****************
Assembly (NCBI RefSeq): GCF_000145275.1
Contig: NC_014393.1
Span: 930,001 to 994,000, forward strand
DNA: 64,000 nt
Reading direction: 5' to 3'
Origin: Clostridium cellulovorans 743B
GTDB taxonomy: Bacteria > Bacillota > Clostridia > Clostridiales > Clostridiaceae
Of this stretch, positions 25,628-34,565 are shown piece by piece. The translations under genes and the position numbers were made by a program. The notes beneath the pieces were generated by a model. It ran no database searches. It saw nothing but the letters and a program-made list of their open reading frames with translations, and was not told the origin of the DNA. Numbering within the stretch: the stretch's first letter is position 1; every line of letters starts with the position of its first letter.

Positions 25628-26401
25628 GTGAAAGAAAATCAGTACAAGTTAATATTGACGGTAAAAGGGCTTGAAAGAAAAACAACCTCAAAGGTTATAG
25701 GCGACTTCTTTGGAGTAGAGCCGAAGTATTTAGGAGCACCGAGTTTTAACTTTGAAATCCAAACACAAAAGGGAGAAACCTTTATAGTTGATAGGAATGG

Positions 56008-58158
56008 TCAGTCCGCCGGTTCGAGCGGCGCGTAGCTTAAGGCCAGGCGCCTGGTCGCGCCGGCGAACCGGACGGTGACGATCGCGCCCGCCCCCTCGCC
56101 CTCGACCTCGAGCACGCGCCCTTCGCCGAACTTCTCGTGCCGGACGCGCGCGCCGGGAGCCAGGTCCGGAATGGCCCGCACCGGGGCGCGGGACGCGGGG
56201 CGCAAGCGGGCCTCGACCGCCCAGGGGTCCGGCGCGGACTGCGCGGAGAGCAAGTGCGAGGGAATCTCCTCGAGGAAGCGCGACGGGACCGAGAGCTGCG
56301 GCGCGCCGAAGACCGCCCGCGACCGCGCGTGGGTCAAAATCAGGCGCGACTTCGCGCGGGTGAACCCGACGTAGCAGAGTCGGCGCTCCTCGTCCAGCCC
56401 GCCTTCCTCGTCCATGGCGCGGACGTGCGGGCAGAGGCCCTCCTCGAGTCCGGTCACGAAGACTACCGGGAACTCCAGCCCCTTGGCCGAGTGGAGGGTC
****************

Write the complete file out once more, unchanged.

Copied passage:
Assembly (NCBI RefSeq): GCF_000145275.1
Contig: NC_014393.1
Span: 930,001 to 994,000, forward strand
DNA: 64,000 nt
Reading direction: 5' to 3'
Origin: Clostridium cellulovorans 743B
GTDB taxonomy: Bacteria > Bacillota > Clostridia > Clostridiales > Clostridiaceae
Of this stretch, positions 25,628-34,565 are shown piece by piece. The translations under genes and the position numbers were made by a program. The notes beneath the pieces were generated by a model. It ran no database searches. It saw nothing but the letters and a program-made list of their open reading frames with translations, and was not told the origin of the DNA. Numbering within the stretch: the stretch's first letter is position 1; every line of letters starts with the position of its first letter.

Positions 25628-26401
25628 GTGAAAGAAAATCAGTACAAGTTAATATTGACGGTAAAAGGGCTTGAAAGAAAAACAACCTCAAAGGTTATAG
25701 GCGACTTCTTTGGAGTAGAGCCGAAGTATTTAGGAGCACCGAGTTTTAACTTTGAAATCCAAACACAAAAGGGAGAAACCTTTATAGTTGATAGGAATGG

Positions 56008-58158
56008 TCAGTCCGCCGGTTCGAGCGGCGCGTAGCTTAAGGCCAGGCGCCTGGTCGCGCCGGCGAACCGGACGGTGACGATCGCGCCCGCCCCCTCGCC
56101 CTCGACCTCGAGCACGCGCCCTTCGCCGAACTTCTCGTGCCGGACGCGCGCGCCGGGAGCCAGGTCCGGAATGGCCCGCACCGGGGCGCGGGACGCGGGG
56201 CGCAAGCGGGCCTCGACCGCCCAGGGGTCCGGCGCGGACTGCGCGGAGAGCAAGTGCGAGGGAATCTCCTCGAGGAAGCGCGACGGGACCGAGAGCTGCG
56301 GCGCGCCGAAGACCGCCCGCGACCGCGCGTGGGTCAAAATCAGGCGCGACTTCGCGCGGGTGAACCCGACGTAGCAGAGTCGGCGCTCCTCGTCCAGCCC
56401 GCCTTCCTCGTCCATGGCGCGGACGTGCGGGCAGAGGCCCTCCTCGAGTCCGGTCACGAAGACTACCGGGAACTCCAGCCCCTTGGCCGAGTGGAGGGTC